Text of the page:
But it happened to be Ferguson, Jones also points out, because of a host of reasons that have to do with history and geography and politics. I spoke with the professor this afternoon, asking him to help explain those reasons and put them into context. What follows is a transcript of our conversation, lightly edited for clarity and length.
Could you describe some of the relevant history of Ferguson, and of the St. Louis area in general?
We are a border city. Missouri was a slave state that stayed in the Union; it did not experience Reconstruction. Immediately after the Civil War, it passed a host of Jim Crow laws, and added Jim Crowism to its Constitution and created a legacy of racial injustice. St. Louis—the white St. Louis—was and is slow to acknowledge the realities that are associated with that.
So some of the events here go back 200 years or more. Unfortunately, it takes tragedies like this to remind St. Louis that it still has some significant elements of racial injustice with which it needs to deal.
What are those elements?
It's across the spectrum: economic disparities, educational disparities, health care disparities. This metropolitan area ranks among the worst in terms of disparities between African-Americans and caucasians across all measures of quality of life.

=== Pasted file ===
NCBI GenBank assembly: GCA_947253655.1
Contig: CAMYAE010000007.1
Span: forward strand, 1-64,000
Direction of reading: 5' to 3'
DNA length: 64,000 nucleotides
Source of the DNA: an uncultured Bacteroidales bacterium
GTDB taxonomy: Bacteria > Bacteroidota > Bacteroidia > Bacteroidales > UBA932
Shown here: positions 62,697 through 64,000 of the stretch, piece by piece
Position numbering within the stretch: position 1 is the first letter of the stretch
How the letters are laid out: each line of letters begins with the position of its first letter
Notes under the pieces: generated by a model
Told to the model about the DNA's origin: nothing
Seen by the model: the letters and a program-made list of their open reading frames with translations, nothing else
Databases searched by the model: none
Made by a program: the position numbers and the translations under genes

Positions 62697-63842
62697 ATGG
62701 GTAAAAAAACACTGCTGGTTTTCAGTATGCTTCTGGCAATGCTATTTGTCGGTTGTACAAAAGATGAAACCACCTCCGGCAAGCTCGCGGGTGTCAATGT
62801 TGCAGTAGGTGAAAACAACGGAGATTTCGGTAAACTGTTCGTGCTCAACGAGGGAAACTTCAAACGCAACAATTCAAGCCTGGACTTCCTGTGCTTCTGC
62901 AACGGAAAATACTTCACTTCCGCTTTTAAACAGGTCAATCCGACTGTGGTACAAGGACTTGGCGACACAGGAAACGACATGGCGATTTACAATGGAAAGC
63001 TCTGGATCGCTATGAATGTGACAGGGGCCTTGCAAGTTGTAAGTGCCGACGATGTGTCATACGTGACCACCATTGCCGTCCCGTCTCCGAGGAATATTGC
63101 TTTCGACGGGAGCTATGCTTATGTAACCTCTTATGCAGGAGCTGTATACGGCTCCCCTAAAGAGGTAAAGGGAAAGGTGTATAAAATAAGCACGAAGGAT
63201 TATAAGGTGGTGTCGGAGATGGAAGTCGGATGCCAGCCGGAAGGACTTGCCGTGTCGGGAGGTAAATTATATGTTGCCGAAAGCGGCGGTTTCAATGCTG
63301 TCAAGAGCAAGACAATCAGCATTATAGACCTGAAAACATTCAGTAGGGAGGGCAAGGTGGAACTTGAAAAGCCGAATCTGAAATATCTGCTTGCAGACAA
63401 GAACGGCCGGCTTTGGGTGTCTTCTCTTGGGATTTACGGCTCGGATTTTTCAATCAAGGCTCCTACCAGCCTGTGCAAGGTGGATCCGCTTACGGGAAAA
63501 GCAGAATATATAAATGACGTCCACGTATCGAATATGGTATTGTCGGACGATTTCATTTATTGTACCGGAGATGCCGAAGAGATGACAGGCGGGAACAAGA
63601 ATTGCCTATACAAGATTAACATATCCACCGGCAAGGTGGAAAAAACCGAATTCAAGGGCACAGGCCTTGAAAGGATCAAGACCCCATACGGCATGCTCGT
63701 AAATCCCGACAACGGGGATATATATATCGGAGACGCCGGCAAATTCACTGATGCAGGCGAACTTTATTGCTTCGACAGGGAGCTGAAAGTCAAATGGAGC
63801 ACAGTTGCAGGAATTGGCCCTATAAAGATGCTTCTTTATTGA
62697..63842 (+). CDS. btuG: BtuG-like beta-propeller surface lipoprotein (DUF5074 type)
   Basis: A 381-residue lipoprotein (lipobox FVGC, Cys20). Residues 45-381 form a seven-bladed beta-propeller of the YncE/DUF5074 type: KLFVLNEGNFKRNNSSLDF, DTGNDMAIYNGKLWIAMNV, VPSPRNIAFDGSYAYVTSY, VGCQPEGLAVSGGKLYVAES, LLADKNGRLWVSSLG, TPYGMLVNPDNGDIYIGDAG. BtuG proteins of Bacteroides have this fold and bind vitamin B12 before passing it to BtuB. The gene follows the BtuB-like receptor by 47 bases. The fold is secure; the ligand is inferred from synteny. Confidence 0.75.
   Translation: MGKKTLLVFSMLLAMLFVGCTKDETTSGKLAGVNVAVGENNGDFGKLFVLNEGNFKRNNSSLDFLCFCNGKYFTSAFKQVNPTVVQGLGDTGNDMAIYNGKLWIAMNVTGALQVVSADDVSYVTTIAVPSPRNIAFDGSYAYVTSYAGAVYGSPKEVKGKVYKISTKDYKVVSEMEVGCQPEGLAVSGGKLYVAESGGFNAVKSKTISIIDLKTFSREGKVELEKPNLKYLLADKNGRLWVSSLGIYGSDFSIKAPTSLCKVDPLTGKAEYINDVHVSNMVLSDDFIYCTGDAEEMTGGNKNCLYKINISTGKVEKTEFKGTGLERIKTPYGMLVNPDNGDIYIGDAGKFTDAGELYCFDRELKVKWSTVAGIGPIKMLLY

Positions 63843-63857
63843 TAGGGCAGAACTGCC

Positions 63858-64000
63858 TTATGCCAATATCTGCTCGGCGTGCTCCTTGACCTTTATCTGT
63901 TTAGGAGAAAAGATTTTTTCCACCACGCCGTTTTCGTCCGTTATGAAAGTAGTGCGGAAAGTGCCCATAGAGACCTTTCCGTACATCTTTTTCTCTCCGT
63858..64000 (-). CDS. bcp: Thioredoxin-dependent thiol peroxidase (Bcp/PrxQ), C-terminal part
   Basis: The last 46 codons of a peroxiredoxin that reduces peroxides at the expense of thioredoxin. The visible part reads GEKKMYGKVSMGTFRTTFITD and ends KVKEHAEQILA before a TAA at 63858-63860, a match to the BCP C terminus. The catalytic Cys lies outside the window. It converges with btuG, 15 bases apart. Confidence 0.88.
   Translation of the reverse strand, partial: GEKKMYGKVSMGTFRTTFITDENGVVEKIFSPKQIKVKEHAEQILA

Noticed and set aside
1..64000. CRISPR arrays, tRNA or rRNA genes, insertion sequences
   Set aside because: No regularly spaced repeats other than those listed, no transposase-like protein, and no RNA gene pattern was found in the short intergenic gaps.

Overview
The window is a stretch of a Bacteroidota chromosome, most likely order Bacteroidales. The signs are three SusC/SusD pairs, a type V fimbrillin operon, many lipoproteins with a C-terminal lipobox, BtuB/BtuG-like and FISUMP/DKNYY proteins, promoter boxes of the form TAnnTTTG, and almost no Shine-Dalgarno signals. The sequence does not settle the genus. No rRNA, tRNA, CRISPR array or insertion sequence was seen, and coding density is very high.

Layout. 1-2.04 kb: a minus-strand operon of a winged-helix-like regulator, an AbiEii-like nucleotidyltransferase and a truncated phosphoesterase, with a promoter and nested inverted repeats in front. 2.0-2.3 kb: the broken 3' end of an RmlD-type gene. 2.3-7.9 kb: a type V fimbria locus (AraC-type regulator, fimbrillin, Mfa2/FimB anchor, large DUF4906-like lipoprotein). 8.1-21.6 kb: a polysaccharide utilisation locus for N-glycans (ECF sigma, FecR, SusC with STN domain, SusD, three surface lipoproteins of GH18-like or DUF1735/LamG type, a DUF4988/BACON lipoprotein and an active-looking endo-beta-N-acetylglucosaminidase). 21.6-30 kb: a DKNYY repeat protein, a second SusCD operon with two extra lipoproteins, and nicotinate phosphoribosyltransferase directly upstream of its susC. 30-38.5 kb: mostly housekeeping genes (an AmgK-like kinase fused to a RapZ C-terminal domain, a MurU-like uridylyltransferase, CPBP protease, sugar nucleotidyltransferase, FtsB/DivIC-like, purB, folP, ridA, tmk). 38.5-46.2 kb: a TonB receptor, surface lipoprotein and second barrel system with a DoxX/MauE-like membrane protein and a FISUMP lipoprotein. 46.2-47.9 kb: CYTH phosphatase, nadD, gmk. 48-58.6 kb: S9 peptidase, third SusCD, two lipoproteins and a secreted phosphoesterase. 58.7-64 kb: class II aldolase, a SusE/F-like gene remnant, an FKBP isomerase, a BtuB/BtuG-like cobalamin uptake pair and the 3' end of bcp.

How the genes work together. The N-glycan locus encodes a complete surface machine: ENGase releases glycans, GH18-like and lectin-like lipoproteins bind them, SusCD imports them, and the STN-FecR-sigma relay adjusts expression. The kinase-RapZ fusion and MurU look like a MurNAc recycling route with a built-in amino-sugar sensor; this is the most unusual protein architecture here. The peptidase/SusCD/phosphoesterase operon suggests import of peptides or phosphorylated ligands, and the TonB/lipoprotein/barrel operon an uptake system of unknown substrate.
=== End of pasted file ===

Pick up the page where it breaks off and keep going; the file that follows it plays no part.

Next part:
Why is that, in particular?
First of all, we have some company, unfortunately. A Cincinnati or a Louisville would be in a similar situation in terms of the slave history and segregationist legislation. History matters here, very much—and I think more so than people appreciate—because it created the steep hills that need to be climbed in order for people to overcome past injustice. It's what makes us distinctive compared to either a Southern city such as Atlanta or a Northern city such as a Minneapolis/St. Paul or a Cleveland.
But I think it's a mistake to have the underlying causes of this incident focused on the city of Ferguson itself, as opposed to the entire St. Louis metropolitan area. This incident could have happened anywhere in St. Louis. It happened to happen in Ferguson. There's nothing special about Ferguson that makes it stand out from the rest of the metropolitan area. In DC, it could have happened in Prince George's County; it could have happened in Alexandria.
What do you think of the way the national narrative is playing out, especially as it relates to the politics of Ferguson?
I think it's a bit unfair to treat Ferguson as "Ferguson," as opposed to Ferguson as exemplary of any suburb in the St. Louis metropolitan area. And indeed, ironically, if I had to score the suburbs in the metropolitan area that have racially mixed populations in terms of the progressiveness of their elected officials, Ferguson would score at or near the top in terms of being sensitive to that and trying to maintain a high degree of racial harmony. Ironically, and tragically, that didn't happen here.